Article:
The conversion device 304 can capture one or more frames per second, but since the presentation slides used by a speaker normally do not change that quickly, it is not necessary to upload every frame. In the LBS, the slide capturer 306 detects the screen change event and uploads the captured frame each time the screen changes.

FIG. 4 depicts an illustrative process for determining when a change occurs in the presentation materials. As stated in the description of FIG. 3, a change in a particular slide in the presentation materials should be detected and uploaded to provide coordination between the presentation materials and the audio and video content. FIG. 4 describes how the screen change is detected.

The presentation materials are received by the uploading peer computing device at operation 402. Operation 404 determines if data has been stored before. If no data has been stored before, i.e., b_StoredImgExist==FALSE, then this is the first time that the VGA to USB device has captured a frame. In operation 406, b_StoredimgExist is set to equal TRUE and the frame data p_curdata is stored in memory in operation 408. At operation 410 the return value is equal to TRUE and the process proceeds to the end in operation 412 to upload the screen change and the new data.

If, however, operation 404 determines the presence of pre-existing data, the process proceeds to operation 414. In operation 414, p_curdata is compared with the stored data by a predefined comparison function. If p_curdata is the same as the stored data in operation 416, m_frameCounter is increased by 1 in operation 418. If the m_frameCounter is equal to CHANGE_CONFIRM_COUNTER in operation 420, then a return value equal to TRUE is made in operation 410 and a screen change is uploaded at the end operation in 412. It is important to note that CHANGE_CONFIRM_COUNTER in operation 420 is a timing criterion for determining whether the screen has in fact changed. If a captured frame is different from the former one and the consecutive CHANGE_CONFIRM_COUNTER captured frames remain unchanged, the screen change is said to have in fact occurred. This is designed to avoid the case where the slide image changes too quickly.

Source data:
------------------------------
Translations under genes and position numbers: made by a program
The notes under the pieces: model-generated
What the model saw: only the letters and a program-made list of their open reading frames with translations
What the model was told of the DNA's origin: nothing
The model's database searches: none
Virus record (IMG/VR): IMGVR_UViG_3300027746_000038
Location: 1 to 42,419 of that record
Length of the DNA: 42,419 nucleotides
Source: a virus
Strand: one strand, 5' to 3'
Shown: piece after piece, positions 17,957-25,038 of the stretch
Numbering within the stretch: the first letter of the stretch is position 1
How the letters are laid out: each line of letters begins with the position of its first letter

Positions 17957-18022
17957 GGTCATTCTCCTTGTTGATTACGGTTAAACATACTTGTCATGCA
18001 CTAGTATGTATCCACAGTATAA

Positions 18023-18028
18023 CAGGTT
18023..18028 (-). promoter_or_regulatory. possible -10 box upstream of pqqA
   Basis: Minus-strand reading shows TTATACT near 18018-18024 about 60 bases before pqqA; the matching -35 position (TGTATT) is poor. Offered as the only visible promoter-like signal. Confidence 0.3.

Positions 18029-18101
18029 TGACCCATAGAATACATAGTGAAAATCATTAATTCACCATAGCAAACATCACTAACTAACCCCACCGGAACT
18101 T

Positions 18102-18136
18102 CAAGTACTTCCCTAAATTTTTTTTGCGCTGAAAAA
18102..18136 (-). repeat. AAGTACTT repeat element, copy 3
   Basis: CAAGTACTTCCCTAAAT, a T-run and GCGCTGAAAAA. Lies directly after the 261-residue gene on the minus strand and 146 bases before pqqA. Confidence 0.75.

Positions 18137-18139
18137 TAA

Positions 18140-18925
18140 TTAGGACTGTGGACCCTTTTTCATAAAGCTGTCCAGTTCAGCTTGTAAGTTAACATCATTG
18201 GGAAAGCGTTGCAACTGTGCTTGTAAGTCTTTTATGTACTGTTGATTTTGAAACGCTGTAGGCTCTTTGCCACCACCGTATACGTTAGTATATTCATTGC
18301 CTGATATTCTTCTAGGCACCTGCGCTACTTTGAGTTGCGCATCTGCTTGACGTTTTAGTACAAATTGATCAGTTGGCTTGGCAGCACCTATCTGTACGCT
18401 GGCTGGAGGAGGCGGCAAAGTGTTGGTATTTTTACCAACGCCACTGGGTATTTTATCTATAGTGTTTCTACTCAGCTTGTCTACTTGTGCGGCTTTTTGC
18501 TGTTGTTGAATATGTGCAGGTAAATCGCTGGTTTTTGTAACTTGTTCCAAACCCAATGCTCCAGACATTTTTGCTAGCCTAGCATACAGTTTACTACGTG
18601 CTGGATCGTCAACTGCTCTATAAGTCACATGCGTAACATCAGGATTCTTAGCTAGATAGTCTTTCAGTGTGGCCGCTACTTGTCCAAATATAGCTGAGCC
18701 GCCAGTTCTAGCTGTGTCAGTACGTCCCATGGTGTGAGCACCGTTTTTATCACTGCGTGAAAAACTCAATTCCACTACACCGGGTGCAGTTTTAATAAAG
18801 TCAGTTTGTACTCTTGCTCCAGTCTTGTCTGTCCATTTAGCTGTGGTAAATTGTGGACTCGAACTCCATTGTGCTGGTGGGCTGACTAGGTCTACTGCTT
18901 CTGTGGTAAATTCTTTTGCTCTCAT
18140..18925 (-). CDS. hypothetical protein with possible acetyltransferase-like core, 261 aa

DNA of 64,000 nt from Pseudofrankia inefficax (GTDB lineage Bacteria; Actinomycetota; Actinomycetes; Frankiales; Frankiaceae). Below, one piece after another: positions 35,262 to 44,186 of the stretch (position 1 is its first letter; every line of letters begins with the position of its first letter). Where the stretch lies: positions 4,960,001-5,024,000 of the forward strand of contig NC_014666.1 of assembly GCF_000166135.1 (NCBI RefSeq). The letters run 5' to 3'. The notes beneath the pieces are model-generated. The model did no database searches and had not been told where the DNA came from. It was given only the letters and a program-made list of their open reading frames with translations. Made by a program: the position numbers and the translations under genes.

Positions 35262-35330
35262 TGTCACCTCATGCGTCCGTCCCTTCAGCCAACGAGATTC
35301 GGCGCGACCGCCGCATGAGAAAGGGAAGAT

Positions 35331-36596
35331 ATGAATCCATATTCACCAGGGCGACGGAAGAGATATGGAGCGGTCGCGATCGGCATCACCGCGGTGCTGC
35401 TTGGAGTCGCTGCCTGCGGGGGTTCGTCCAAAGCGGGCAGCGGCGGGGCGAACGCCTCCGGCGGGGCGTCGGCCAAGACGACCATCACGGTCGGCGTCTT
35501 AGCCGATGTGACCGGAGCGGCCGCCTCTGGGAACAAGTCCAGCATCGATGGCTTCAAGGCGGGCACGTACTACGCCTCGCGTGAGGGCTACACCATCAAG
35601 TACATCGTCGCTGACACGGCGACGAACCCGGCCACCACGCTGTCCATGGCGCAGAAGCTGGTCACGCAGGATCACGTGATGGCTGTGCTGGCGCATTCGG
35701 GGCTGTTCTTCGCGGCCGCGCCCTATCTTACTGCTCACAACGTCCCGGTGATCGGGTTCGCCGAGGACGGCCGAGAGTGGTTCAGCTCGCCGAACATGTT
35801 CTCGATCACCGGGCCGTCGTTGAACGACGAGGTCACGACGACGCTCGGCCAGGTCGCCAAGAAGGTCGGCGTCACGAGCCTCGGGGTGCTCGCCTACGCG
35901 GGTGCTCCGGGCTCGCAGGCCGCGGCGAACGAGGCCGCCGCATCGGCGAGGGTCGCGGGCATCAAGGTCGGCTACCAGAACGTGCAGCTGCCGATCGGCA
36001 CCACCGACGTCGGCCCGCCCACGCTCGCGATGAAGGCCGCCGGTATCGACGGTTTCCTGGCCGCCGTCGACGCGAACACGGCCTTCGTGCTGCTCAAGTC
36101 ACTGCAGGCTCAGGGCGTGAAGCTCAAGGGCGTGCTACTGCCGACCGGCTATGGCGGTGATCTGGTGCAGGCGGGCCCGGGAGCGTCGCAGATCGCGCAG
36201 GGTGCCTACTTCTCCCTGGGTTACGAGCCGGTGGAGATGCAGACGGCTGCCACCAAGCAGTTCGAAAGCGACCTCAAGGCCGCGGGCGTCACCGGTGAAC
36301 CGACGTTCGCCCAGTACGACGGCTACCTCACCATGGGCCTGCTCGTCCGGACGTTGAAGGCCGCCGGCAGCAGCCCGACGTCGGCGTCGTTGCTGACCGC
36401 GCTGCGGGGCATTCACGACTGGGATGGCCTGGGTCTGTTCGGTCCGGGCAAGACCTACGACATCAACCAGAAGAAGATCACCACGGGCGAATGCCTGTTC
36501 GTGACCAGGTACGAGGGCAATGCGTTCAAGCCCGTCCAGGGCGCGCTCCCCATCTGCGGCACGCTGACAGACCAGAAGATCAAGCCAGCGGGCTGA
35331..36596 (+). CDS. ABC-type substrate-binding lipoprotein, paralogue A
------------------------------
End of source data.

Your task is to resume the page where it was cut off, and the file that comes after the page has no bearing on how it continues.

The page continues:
If p_curdata is different from the stored data, the frame has been changed. The m_frameCounter is then reset to 0 in operation 424. In operation 426, p_curdata is stored and a screen unchanged indication is returned in operation 422 since CHANGE_CONFIRM_COUNTER has not been reached. The end is reached at operation 412 and no screens are changed.

The algorithm for comparing frame data in the process in FIG. 3 is described as follows. For a captured image with width X (pixels) and height Y (pixels), the image is split into N blocks, where
N=DEF_COMPARE_RESOLUTION+DEF_COMPARE_RESOLUTION

where DEF_COMPARE_RESOLUTION is a predefined parameter.

For each block, the difference BlockDiff is calculated between the captured image and the stored image:

BlockDiff ( i ) = j = n Bi Diff ( j ) a * b

where Bi is the number of pixels in block i, while a and b represent the width (pixels) and height (pixels) of each block, which are constant. As each pixel is represented by three values (R/G/B values), Bi should include all the elements of all the pixels in block i.

For block i, if BlockDiff(i) has reached DEF_BLOCKCHANGE_THRESHOLD, the block has been changed and a counter named diffNum is increased by 1. For the whole image, if diffNum exceeds DEF_IMGCHANGE_THRESHOLD, it means that a certain number of blocks in the image have been changed. In this case, it can be determined that the current captured image is different from the former one.